Closed-circuit television (CCTV) system operators would need exceptional justification for recording sound as well as video, the Information Commissioner's Office (ICO) has warned.
In a newly revised CCTV code of practice the ICO said that sound recording is intrusive and unnecessary in most circumstances, and that the use of sound recording could undermine any public support there is for CCTV.
The UK has more CCTV cameras than any other country in the world according to the ICO. There are an estimated 4.5 million cameras in the country, recording the average person 300 times a day, according to some estimates.
The ICO has raised concerns about a trend for attaching microphones and sound recording equipment to cameras.
"CCTV must not be used to record conversations between members of the public as this is highly intrusive and unlikely to be justified," said the new guidance.
"You should choose a system without this facility if possible. If your system comes equipped with a sound recording facility then you should turn this off or disable it in some other way."
The ICO said that there are limited circumstances in which audio could be used, such as help systems where a person can initiate a conversation with an operator.
But some things should never be recorded, it said. "Conversations must not be recorded, and operators should not listen in." said the guidance.
"In the limited circumstances where audio recording is justified, signs must make it very clear that audio recording is being or may be carried out."
Assistant commissioner at the ICO Jonathan Bamford said that organisations must be careful in their use of cameras and recording equipment.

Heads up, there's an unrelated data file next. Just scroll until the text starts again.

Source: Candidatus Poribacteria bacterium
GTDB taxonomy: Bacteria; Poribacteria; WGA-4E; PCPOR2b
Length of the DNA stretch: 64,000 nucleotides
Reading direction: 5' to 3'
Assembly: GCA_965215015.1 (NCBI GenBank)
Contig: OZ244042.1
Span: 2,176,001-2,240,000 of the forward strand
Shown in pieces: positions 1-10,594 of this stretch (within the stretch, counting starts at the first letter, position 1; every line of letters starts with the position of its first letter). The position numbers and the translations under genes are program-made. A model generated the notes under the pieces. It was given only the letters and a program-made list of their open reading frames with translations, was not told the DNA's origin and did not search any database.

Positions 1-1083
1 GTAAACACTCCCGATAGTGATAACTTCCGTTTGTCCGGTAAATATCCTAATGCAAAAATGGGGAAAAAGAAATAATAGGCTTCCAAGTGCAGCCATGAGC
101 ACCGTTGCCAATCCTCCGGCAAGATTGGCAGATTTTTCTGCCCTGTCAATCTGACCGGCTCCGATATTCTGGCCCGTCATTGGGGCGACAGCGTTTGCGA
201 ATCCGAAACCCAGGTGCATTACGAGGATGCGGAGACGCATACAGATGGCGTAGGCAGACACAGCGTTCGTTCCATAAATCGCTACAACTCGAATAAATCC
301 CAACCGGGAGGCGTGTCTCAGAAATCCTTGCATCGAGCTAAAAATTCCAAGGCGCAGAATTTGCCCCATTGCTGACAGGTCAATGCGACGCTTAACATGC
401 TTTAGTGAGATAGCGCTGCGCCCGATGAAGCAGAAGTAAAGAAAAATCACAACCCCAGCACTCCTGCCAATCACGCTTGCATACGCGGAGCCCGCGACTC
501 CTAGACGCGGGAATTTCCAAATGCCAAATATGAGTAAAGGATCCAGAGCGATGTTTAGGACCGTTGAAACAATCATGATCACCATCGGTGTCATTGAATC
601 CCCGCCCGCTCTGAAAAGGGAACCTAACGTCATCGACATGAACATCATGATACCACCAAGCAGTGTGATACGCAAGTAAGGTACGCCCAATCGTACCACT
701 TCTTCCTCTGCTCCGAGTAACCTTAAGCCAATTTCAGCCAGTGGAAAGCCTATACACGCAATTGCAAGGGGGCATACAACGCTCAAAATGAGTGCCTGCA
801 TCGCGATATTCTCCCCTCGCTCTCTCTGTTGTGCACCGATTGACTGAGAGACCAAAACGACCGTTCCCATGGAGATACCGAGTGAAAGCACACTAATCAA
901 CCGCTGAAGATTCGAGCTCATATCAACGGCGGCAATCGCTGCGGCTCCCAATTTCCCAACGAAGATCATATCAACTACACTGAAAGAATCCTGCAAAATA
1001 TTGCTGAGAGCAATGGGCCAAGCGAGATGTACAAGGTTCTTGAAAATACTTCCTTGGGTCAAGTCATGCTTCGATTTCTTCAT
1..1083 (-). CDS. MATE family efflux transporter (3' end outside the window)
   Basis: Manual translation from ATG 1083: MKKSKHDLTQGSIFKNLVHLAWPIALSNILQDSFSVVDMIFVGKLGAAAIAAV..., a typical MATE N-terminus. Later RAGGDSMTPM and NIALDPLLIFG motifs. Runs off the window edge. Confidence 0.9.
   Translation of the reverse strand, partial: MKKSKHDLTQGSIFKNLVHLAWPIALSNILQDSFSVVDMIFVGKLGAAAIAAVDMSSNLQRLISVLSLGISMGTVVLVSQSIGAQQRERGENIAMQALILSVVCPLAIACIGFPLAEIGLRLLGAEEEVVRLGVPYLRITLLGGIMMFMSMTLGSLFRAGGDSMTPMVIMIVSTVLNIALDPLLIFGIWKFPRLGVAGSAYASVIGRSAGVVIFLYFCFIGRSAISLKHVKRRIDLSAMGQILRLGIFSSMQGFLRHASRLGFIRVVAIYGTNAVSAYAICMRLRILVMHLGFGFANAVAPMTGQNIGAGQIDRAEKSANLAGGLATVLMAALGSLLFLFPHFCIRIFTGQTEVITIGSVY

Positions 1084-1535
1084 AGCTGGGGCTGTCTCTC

“[CCTV] can be extremely intrusive, monitoring ordinary individuals as they go about their day to day business," he said.
"It is essential that organisations and businesses use CCTV responsibly in order to maintain public trust and confidence in the use of CCTV and to prevent its use becoming increasingly viewed as part of the surveillance society."
The ICO conducted a consultation exercise on the new guidance and has just published the updated code of practice.
It also conducted research into the attitudes of the public to audio recording.
It said that it found seven out of 10 people surveyed were opposed to the use of audio recording as part of CCTV systems.
It also found that almost half of those surveyed were not aware that the use of CCTV is covered by the Data Protection Act, one of the laws which the ICO is charged with enforcing.
The introduction of new rules may not do enough to make CCTV systems illegal. CCTV compliance consultant Bernie Brooks told OUT-LAW Radio last year that in his experience 95% of systems were operating outside of existing laws regarding notification of the collection of information and registering with the ICO.
"I would say that 95% are non-compliant in one way, shape, form or another with the [Data Protection] Act," he said. "Obviously that's quite a worrying thing.
If the system is non-compliant it could invalidate the usefulness of the evidence in a court of law."